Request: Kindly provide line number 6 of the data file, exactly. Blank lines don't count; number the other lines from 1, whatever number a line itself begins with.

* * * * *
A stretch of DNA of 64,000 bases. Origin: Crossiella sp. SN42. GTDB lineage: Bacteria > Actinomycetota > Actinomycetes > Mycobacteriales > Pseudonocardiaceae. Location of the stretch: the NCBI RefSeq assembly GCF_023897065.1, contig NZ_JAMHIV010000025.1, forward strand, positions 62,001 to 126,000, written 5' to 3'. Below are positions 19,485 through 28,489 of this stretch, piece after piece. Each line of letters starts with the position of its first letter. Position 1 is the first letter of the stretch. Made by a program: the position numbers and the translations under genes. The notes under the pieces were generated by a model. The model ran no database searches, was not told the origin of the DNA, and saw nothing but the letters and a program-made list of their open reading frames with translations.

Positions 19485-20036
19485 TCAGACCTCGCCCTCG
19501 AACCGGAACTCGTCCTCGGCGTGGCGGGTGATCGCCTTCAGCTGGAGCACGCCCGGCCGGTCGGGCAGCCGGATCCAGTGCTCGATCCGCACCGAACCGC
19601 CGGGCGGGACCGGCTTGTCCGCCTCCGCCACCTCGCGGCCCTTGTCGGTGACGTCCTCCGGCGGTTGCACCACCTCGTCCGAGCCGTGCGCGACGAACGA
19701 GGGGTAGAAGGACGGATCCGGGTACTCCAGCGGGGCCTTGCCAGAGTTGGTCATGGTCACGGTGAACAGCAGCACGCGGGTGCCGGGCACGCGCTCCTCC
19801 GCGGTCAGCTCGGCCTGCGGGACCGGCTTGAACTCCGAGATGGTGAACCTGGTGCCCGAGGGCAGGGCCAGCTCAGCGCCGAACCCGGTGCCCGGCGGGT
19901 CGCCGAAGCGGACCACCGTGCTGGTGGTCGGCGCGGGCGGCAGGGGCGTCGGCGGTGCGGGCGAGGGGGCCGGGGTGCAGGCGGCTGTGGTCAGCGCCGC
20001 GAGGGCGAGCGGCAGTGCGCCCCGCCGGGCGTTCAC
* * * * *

19701 GGGGTAGAAGGACGGATCCGGGTACTCCAGCGGGGCCTTGCCAGAGTTGGTCATGGTCACGGTGAACAGCAGCACGCGGGTGCCGGGCACGCGCTCCTCC